New hockey players also bring new hockey parents with them. As hockey season begins, there’s no better time to pass along advice to the newcomers.
“I love that new hockey parents are willing to spend the time and their resources for their child to learn hockey. And new hockey parents mean an opportunity to expose more people to the game that so many of us love,” said Billy Jaffe, who you know from his work as studio analyst for Bruins coverage on NESN.
Jaffe, who played college hockey at the University of Michigan for the legendary Red Berenson, is also a local hockey dad, coach and the Director of League Development for the Eastern Hockey Federation.
“I love seeing new players become better,” Jaffe said. “When they succeed in doing certain things — the sense of accomplishment — that’s phenomenal to watch.”
A life in hockey — between playing, coaching and parenting, watching countless NHL and college games, and, of course, running into Bruins fans across New England — has given Jaffe all sorts of opportunities to meet hockey parents. For the newest among us, he offers six tips:
Don’t worry much about puck skills when you’re beginning. The most important skill you can ever develop in hockey is skating.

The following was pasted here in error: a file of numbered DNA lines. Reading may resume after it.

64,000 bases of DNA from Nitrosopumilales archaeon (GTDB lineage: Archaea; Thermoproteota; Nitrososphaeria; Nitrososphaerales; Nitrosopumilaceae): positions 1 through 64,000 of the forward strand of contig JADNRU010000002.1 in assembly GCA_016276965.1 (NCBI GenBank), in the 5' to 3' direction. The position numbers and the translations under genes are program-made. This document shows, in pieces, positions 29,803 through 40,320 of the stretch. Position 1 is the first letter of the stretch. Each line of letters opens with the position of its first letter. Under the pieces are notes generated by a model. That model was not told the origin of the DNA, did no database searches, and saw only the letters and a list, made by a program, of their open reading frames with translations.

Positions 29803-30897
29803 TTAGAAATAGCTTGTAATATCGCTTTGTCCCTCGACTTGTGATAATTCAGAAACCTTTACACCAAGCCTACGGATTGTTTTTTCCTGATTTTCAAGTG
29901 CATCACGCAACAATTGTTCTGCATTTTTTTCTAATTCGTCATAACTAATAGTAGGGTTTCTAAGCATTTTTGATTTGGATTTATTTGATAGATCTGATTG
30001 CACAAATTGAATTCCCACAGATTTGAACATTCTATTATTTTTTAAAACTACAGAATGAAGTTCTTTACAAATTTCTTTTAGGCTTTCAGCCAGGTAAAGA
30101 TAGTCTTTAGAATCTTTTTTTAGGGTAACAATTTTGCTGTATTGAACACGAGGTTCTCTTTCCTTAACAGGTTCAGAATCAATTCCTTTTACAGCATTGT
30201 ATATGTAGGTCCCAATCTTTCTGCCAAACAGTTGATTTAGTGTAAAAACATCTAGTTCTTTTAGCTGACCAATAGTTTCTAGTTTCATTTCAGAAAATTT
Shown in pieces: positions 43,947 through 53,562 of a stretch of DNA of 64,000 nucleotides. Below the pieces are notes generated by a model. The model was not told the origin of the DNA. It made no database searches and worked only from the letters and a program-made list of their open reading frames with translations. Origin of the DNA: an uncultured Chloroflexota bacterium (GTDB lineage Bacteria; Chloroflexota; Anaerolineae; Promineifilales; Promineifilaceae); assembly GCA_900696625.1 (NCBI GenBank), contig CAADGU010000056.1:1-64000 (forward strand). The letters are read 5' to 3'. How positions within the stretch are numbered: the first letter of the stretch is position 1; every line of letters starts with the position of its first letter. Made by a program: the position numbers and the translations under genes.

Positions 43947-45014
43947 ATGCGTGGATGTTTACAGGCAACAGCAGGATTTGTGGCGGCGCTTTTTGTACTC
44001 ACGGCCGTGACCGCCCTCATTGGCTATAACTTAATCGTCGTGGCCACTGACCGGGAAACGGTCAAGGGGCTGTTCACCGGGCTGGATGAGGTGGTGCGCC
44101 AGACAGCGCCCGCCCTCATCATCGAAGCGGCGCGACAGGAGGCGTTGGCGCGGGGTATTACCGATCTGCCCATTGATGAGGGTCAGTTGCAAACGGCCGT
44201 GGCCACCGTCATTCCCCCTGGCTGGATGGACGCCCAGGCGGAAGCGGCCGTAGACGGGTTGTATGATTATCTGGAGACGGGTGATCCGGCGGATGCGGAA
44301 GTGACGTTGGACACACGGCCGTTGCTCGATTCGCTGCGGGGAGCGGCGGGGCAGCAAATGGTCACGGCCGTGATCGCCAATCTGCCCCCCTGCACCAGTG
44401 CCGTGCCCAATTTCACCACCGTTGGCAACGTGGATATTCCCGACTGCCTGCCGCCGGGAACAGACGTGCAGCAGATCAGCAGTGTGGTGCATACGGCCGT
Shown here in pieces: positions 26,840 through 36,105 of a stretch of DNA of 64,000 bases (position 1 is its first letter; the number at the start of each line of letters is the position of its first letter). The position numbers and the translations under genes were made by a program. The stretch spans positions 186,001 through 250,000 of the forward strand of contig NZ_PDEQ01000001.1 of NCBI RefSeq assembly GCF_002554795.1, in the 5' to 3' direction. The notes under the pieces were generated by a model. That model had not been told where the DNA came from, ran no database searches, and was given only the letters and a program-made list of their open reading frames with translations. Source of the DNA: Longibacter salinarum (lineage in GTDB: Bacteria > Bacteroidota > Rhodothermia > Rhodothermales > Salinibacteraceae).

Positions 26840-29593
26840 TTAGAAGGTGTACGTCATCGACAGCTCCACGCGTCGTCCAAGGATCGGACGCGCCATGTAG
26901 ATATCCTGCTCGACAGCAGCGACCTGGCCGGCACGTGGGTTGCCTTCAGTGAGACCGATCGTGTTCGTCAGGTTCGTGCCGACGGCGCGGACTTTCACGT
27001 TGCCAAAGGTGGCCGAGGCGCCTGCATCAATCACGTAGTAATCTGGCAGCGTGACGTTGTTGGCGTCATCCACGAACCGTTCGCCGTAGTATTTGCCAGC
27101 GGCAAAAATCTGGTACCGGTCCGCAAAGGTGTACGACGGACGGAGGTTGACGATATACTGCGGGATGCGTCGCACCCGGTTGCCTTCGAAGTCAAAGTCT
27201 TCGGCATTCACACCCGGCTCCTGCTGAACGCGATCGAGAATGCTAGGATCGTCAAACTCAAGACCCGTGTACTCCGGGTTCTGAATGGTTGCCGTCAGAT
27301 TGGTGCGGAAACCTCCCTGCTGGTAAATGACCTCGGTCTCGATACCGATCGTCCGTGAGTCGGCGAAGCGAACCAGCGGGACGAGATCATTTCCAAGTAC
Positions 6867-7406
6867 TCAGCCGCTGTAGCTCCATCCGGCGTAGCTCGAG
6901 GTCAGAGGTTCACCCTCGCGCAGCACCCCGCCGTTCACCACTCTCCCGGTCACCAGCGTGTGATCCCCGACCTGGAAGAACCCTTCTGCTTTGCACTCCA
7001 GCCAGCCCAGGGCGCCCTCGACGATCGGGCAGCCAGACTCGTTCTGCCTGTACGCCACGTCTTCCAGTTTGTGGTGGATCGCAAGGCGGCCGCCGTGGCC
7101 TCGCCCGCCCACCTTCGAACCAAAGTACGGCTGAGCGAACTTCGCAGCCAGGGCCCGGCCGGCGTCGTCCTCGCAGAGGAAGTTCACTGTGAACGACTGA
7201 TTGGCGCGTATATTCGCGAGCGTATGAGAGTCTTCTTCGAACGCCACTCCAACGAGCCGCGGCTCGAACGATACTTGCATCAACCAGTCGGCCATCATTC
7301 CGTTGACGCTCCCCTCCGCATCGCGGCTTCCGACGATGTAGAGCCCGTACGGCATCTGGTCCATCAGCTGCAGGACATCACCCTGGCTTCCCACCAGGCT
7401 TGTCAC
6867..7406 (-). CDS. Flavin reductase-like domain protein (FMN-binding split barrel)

Oftentimes, parents get caught up in the kids who can do more with the puck, but you don't want to get caught up so much with that early on.
Don’t compare your player to the kid who can do a lot with the puck. Watch the kids who are skating the best — those who are balanced, who are accelerating, who are using their edges the most. Those children usually end up being the better players in a couple of years when they develop the stick and puck skills.
Like anything else, marketing sells. But, for new parents, get the equipment that is appropriate for your child at that time. New parents don't need to worry about an expensive stick. Worry about better skates and protective equipment, especially a helmet.
For now, get the things that fit the best and are protective, and that allow your child to be most comfortable on the ice. The more comfortable they are, the more enjoyment they will have. In a couple of years, when it really matters, you can start investing in higher-level equipment.
The development of your child, both physically and mentally, will help determine when it's appropriate to buy the more expensive, higher-level equipment
Go to a place that is very welcoming and where they make the experience all about fun and development.
Go where coaches are engaged with your player/child, where they're not just standing around doing repetitive, monotonous drills. Go where they are challenging your children and having them do things that are making them better — and not just occupying their time.
A lot of parents who are new to hockey may not know what to look for, but it's no different than anything else. Watch how engaged your child is. Look for creativity. Look for things they’re doing to make them better, not just babysitting them for an hour.